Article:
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Re: [ontolog-forum] Visual Notation for OWL Ontologies (VOWL)

To: ontolog-forum@xxxxxxxxxxxxxxxx
From: John F Sowa <sowa@xxxxxxxxxxx>
Date: Tue, 13 May 2014 01:47:47 -0400
Message-id: <5371B203.4070200@xxxxxxxxxxx>
On 5/12/2014 9:13 PM, Simon Spero wrote:
> In Cyc you can say:
> (implies  (isa ?S Squid)
>     (thereExistExactly 10 ?T
>     (and (isa ?T Tentacle) (anatomicalParts ?S ?T))))
> In OWL you can write:
>   SubClassOf(:Squid
>    ObjectExactCardinality(10
>                       :anatomicalParts :Tentacle))
> Could you show what this looks like in graphical form?    (01)

A very simple logic such as EGs would need to supplemented with
an ontology for sets, elements, cardinality, etc.  But I have always
tried to design the notation to simplify the mapping to and from NLs.    (02)

In my 1984 book, I specified conceptual graphs as an extension of EGs
with syntactic sugar for such things.  That syntax is *not* in the CL
standard, because CL does not include all that ontology.    (03)

Let's assume that we would like to express the above Cyc or OWL
in English as "There is a squid that has exactly 10 tentacles."
In the CG notation of the 1980s, that would be represented as    (04)

    [Squid]->(HasPart)->[Tentacle: {*}@10].    (05)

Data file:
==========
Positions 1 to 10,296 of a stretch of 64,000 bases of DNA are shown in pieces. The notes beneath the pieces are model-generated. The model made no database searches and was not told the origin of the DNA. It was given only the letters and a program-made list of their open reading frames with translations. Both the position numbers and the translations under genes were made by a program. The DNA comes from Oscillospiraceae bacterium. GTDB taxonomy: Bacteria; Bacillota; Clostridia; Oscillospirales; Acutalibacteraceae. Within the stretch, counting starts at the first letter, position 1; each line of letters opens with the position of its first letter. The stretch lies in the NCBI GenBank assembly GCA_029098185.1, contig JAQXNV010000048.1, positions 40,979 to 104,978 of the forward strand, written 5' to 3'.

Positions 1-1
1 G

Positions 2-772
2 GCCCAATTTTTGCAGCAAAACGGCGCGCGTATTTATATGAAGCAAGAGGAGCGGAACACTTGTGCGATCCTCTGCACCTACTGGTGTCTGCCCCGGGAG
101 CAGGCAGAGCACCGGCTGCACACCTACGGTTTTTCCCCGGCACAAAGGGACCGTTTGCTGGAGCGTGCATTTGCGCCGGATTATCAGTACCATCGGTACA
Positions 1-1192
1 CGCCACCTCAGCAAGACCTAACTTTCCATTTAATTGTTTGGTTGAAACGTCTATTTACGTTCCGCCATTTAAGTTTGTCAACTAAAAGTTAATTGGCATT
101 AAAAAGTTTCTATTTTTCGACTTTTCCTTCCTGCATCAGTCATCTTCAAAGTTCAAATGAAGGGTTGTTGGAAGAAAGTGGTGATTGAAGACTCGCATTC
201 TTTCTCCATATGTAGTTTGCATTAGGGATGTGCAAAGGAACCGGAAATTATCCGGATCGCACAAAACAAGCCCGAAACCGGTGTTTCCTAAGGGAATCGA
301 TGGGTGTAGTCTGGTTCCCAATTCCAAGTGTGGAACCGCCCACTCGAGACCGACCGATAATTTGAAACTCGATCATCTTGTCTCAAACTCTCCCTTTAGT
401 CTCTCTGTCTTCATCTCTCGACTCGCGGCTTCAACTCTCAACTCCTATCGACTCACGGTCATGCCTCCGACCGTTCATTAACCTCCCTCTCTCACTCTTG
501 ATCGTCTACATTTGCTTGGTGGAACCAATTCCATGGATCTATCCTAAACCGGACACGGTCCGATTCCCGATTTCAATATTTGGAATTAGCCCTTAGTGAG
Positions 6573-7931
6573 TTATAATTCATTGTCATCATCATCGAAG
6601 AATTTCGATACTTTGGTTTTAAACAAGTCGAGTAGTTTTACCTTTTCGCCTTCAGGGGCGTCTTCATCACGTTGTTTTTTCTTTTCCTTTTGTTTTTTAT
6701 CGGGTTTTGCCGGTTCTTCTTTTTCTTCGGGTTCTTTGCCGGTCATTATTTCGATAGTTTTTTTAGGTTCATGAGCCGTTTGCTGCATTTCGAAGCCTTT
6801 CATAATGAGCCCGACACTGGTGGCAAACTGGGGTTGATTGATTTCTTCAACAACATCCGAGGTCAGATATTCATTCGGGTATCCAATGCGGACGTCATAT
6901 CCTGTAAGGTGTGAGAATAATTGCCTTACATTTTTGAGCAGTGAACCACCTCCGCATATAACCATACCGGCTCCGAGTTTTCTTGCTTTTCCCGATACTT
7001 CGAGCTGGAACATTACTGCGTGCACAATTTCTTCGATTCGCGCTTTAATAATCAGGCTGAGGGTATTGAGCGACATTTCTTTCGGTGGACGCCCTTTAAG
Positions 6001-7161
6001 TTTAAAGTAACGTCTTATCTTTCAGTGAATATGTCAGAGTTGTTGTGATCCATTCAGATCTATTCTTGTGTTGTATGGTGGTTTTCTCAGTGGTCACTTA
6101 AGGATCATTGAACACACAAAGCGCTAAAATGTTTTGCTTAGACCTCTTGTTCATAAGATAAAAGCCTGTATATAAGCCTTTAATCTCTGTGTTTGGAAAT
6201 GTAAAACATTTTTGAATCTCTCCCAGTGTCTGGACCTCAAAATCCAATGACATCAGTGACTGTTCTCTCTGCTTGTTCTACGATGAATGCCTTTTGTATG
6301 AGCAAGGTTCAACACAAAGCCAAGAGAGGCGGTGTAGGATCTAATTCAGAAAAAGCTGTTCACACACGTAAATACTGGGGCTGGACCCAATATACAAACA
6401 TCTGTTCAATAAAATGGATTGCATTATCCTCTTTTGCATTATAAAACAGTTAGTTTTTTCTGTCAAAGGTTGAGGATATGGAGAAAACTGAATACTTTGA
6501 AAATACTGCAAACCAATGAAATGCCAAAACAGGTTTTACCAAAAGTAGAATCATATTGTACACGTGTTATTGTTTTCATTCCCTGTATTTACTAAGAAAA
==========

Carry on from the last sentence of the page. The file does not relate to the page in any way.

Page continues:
In English, this can be read "There is a squid that has as parts
exactly 10 tentacles."  The notation {*}@10 is defined by an expansion
to a node of type Set, every element of which is of type Tentacle.
The node [Squid] is linked by HasPart to each node of type Tentacle.
But you would not normally do that expansion, except as a step
during some reasoning process.    (06)

One person who did some work on the definitions and expansions
of the set notation for CGs is Jim Slagle, who was a professor
at the University of Minnesota.    (07)

Jim is blind, but he really liked CGs.  The university bought
one of the first Kurzweil reading machines for him, but he also
needed human readers who would explain the diagrams (and record
the explanations).  Although he was blind (or perhaps because he
was blind), he had a good ability to "visualize" structures.    (08)

As another example, assume "Mary has less than 5 children, including
a girl named Sue, and a pair of twins, one of whom is named Bill."
In CGs, that would be    (09)

   [Person: Mary]->(HasChild)->[Person: {Sue, Bill, *x, *}@<5]
   [Girl: Sue]  [Person: Bill]->(HasTwin)->[Person: ?x]    (010)

In the pure graphic notation, coreference links could be drawn
as dotted lines.  Or they could be left as labels like *x,
if the diagram is complex and crowded.    (011)

How would you express that in OWL?    (012)

John    (013)

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